ACCA - The global body for professional accountants
ACCA is disappointed that the FRC and the IAASB have not been able to move forward together on this. The FRC has a marked advantage because it is capable of steering both auditing and corporate governance, so change can be implemented quickly and uniformly; something that is not currently possible globally
—David York, head of auditing practice, ACCA

ACCA welcomes proposed FRC move to give shareholders more information about the audit

ACCA (the Association of Chartered Certified Accountants) has responded to the Financial Reporting Council’s (FRC) consultation on a revision to International Standard on Auditing (UK and Ireland) 700 The auditor’s report on financial statements.  

UK members of ACCA’s Global Forum for Audit and Assurance debated the proposals and the views of its members are expressed in the response.

Welcoming the revision, David York, ACCA head of auditing practice said: 'These proposals are part of the implementation of the FRC’s Effective Company Stewardship proposals.  The FRC wants auditors to explain in their report the major risks of misstatement they identified, what they did about them and how they applied the concept of  materiality  in the audit.  This responds to calls from investors for information over and above the ‘pass or fail' auditor's opinion.

'ACCA has consistently supported the wider international initiative of the International Auditing and Assurance Standards Board (IAASB) to make auditor reporting more responsive to these investor demands.  The FRC proposals can be regarded as aspects of 'auditor commentary', as proposed by the IAASB, so it is a contribution to the international debate as well as a national initiative.'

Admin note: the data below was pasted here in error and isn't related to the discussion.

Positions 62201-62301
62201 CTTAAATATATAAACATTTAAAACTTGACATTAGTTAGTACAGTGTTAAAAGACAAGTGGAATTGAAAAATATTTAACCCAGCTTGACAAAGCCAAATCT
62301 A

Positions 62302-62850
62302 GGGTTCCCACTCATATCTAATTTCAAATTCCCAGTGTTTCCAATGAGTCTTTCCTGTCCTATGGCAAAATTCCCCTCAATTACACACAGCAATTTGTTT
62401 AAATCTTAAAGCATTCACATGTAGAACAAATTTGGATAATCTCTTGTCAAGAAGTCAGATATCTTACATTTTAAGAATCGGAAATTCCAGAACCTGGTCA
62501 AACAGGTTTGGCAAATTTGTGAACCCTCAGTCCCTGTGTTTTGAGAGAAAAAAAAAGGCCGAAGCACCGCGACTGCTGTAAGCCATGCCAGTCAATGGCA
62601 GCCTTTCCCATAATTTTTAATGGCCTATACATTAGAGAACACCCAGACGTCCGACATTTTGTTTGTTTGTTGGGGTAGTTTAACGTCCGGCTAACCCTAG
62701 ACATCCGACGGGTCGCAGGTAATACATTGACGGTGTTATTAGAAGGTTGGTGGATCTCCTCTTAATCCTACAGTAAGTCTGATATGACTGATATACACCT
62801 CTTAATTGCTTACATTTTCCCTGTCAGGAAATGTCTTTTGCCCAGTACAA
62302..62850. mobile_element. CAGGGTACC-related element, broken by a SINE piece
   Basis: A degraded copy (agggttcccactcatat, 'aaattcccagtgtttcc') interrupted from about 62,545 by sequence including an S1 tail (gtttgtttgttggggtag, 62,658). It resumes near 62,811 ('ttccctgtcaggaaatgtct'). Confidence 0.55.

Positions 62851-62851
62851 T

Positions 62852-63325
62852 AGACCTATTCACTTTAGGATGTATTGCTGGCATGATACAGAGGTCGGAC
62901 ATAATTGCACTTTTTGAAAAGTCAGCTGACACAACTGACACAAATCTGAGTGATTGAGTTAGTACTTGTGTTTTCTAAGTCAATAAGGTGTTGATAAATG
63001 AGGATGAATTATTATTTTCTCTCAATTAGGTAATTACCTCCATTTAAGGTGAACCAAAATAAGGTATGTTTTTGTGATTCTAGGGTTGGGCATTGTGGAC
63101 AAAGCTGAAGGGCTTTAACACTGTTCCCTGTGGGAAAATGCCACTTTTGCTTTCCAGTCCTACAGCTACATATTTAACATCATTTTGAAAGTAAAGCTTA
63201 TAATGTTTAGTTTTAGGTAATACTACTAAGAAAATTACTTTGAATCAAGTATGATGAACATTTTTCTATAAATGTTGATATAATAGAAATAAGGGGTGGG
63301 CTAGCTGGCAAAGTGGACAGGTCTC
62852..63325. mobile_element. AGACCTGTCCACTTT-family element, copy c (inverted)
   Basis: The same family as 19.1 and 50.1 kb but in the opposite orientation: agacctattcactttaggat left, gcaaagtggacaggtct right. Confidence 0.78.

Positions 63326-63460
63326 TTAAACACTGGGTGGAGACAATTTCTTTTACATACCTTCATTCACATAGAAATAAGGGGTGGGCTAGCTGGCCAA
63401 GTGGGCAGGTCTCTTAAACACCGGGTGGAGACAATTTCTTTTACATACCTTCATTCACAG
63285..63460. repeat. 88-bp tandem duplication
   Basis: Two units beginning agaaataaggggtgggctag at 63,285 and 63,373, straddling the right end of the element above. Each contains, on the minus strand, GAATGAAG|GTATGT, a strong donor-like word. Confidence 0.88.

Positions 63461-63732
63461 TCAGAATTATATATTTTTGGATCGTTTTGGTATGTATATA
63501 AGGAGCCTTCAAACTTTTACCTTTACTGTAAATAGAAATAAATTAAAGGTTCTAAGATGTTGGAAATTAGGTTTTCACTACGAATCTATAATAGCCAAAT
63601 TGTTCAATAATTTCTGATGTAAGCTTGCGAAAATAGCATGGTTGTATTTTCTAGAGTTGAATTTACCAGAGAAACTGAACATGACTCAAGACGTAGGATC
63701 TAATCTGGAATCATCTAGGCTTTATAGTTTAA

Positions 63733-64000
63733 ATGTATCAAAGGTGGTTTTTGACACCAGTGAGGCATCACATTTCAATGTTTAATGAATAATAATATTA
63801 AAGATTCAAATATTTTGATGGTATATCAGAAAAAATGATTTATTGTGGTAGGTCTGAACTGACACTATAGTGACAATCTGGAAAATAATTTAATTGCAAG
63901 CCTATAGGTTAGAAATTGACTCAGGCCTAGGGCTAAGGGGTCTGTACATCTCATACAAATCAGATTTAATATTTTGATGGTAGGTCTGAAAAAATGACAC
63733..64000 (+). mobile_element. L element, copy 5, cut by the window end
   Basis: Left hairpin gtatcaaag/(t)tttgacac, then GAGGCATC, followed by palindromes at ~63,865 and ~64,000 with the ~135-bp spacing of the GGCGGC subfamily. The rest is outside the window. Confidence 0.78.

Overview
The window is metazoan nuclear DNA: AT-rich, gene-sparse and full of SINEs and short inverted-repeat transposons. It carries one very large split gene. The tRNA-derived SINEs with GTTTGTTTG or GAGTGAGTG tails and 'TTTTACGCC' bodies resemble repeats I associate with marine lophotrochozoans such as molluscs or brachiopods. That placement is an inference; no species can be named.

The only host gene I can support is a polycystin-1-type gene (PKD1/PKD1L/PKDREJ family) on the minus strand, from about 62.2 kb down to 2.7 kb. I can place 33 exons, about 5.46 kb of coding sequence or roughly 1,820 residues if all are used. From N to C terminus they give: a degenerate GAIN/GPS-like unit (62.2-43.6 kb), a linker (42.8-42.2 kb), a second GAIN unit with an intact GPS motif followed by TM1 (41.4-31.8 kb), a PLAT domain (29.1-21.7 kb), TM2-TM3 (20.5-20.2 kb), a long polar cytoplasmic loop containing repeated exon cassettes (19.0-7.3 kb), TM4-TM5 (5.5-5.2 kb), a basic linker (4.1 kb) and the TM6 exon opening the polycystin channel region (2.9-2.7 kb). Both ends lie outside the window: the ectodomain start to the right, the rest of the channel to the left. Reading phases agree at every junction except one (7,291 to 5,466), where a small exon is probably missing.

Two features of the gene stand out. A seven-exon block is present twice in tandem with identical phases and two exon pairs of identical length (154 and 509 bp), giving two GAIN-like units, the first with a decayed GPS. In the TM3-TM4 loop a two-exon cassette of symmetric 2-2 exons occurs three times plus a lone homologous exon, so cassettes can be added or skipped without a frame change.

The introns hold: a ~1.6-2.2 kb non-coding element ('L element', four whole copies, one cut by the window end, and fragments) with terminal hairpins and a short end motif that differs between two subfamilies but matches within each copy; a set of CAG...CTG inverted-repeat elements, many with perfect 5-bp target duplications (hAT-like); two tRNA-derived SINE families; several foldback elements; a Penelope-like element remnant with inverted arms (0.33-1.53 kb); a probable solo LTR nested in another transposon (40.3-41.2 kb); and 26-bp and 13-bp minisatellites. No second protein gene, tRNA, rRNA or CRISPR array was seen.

David York explained: 'Let's not make any mistake, the proposals are radical.  No audit firm is making this sort of disclosure now. Standards are leading change, not codifying what is already going on. Investors are being asked to understand what the auditor says about complex issues such as materiality.  It is really important that auditors and their clients get this right or investors may be short changed.  We are calling on the FRC to allow time for education and proper consideration; it is not right to bring this in as is proposed for accounting years that are already well in progress.'

David York concluded: 'ACCA is disappointed that the FRC and the IAASB have not been able to move forward together on this. The FRC has a marked advantage because it is capable of steering both auditing and corporate governance, so change can be implemented quickly and uniformly; something that is not currently possible globally.'

- Ends – 

For more information, please contact:

Helen Thompson, ACCA Newsroom
+44 (0)20 7059 5759
+44 (0)7725 498654
helen.thompson@accaglobal.com 

Notes to editors

  1. ACCA (the Association of Chartered Certified Accountants) is the global body for professional accountants. We aim to offer business-relevant, first-choice qualifications to people of application, ability and ambition around the world who seek a rewarding career in accountancy, finance and management. 
  2. We support our 154,000 members and 432,000 students in 170 countries, helping them to develop successful careers in accounting and business, with the skills required by employers. We work through a network of over 80 offices and centres and more than 8,400 Approved Employers worldwide, who provide high standards of employee learning and development. Through our public interest remit, we promote appropriate regulation of accounting and conduct relevant research to ensure accountancy continues to grow in reputation and influence. 
  3. Founded in 1904, ACCA has consistently held unique core values: opportunity, diversity, innovation, integrity and accountability. We believe that accountants bring value to economies in all stages of development and seek to develop capacity in the profession and encourage the adoption of global standards. Our values are aligned to the needs of employers in all sectors and we ensure that through our qualifications, we prepare accountants for business. We seek to open up the profession to people of all backgrounds and remove artificial barriers, innovating our qualifications and delivery to meet the diverse needs of trainee professionals and their employers.